Weckl's latest "Transition" might cause you to think you've found a "Weather Report" disc you'd never heard and even check the cover again to be sure. The music is all original and though not a tribute, this is a welcome influence.
One exception is keyboardist Weingart evoking (Stretch Records exec producer) Chick's presence on his solo and keyboard sound on "Braziluba" which winds its way into one of leader Weckl's patented percussion clinics backed by ensemble kicks. It's a great workout and everything is recorded and mixed great (mix by Dave). The cymbals are really there on this as is the personality of each shell and head.... yet not over the top, imaged just right for what's happening in the music. The drums do tend to have a specific, slightly compressed sound in the mix but there's a good balance and great tone.
"Like That" and "Mild Hysteria" are back to later WP circa Vic Bailey, even down to the keys sounds and extended endings. Saxist Fields is really happening on the later and Weingart shines on a solo Zawinal might even be proud of as well as on "Crossing Paths", where bassist Kennedy has his moments as well. "Passion" shows they really know how to develop a ballad and really keep the interest. "Amanecer" tries almost everything in its 8.5 minutes, even an unexpected Salsa finale, which concludes the disc.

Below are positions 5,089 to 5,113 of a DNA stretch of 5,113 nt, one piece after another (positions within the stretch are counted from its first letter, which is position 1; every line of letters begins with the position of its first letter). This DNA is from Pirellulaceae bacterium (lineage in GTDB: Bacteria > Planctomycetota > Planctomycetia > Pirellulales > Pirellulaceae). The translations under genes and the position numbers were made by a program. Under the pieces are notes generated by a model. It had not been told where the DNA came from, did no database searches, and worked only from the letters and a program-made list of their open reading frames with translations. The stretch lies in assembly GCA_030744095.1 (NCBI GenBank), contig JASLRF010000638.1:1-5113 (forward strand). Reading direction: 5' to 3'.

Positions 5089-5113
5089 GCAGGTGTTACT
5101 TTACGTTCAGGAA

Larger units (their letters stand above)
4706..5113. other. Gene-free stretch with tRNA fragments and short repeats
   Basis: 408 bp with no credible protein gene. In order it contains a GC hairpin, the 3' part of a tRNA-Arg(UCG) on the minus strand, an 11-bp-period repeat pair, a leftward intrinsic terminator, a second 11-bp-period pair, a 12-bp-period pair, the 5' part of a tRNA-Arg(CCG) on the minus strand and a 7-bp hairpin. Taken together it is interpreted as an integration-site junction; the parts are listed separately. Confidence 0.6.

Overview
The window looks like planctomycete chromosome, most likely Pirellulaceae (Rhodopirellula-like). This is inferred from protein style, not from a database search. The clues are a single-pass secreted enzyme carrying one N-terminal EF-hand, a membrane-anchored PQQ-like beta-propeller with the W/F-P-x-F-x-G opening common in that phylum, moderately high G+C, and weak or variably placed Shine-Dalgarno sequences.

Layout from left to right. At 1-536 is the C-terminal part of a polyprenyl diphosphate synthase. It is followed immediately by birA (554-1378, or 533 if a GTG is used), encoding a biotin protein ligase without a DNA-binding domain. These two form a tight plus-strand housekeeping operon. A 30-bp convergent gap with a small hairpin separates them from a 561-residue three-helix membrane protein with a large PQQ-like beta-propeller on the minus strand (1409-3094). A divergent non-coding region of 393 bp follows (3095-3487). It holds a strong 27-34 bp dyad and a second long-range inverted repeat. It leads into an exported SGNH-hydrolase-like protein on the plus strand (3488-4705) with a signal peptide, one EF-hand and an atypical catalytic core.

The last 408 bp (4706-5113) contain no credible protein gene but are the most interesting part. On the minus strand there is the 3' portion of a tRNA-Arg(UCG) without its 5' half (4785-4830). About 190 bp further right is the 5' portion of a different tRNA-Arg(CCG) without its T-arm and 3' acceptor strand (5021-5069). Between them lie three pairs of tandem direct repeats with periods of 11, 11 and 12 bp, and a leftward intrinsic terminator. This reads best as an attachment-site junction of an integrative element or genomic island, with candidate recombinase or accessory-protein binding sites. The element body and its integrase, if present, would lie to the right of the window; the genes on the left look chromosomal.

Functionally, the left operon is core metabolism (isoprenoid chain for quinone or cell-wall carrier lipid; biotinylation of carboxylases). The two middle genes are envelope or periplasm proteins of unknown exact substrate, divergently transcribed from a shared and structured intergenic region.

Those expecting a sequel to "Synergy" need to keep an open mind. The absence of Feiten's guitar textures and Jay Oliver's influence causes this to be a different record altogether. But this is a great group with a lot of potential and one to be watched. Let's hope they bring us more.
Weckl keeps a strong, turgid flow happening behind and throughout the project. He keeps things interesting and intense, constantly throwing the players hooks to hang onto, feeding ideas and still developing every possible moment into something it wasn't, as only he can.
There are no weak moments. These guys make it come to life. The record grooves hard through it all and has a real soul of its own, and in any music (and life) that's what really matters.